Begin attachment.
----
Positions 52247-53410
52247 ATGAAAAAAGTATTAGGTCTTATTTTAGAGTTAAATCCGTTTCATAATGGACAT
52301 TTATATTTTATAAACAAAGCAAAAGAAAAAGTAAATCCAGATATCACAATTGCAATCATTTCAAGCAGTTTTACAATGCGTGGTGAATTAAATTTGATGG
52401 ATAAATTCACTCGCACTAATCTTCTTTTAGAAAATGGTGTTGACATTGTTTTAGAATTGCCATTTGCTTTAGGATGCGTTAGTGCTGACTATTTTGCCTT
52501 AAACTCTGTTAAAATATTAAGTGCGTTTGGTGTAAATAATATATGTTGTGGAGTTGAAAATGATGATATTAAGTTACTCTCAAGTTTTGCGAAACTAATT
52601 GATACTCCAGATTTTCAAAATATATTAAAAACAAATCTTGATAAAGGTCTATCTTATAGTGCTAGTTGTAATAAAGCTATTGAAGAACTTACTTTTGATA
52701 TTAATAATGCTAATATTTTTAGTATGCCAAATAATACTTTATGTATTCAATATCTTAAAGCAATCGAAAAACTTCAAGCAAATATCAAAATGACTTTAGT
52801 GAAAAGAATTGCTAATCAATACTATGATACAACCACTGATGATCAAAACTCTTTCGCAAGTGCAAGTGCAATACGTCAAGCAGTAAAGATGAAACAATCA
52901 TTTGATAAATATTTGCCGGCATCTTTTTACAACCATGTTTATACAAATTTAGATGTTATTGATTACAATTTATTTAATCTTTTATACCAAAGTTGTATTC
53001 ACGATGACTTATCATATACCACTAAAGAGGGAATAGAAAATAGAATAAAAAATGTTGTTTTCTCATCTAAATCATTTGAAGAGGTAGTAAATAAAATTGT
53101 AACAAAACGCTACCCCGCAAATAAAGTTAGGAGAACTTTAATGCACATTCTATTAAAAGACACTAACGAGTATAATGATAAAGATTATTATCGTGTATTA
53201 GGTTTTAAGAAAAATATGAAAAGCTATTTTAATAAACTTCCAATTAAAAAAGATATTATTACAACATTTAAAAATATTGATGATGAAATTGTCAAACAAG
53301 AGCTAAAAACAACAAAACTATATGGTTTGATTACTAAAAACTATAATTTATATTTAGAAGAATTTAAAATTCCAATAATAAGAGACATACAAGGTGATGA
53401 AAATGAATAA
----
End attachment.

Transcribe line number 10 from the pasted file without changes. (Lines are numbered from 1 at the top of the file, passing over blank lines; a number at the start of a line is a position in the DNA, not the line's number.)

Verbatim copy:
53001 ACGATGACTTATCATATACCACTAAAGAGGGAATAGAAAATAGAATAAAAAATGTTGTTTTCTCATCTAAATCATTTGAAGAGGTAGTAAATAAAATTGT